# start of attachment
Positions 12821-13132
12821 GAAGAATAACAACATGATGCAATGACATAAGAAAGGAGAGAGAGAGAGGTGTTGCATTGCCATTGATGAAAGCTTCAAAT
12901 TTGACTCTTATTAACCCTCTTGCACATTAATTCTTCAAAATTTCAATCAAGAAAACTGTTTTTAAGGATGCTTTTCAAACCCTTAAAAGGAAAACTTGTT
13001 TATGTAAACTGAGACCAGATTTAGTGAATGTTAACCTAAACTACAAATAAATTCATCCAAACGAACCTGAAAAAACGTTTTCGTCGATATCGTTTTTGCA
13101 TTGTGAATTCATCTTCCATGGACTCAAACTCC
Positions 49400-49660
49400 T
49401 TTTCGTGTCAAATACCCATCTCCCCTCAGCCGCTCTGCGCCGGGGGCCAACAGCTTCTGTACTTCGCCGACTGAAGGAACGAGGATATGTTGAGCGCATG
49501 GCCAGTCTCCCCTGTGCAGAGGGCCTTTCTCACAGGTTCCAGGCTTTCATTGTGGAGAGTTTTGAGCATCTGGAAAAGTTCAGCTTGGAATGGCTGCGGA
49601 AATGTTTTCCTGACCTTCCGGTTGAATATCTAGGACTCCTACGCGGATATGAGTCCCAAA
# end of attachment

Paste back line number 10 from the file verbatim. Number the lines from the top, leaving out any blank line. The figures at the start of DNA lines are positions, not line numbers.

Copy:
49601 AATGTTTTCCTGACCTTCCGGTTGAATATCTAGGACTCCTACGCGGATATGAGTCCCAAA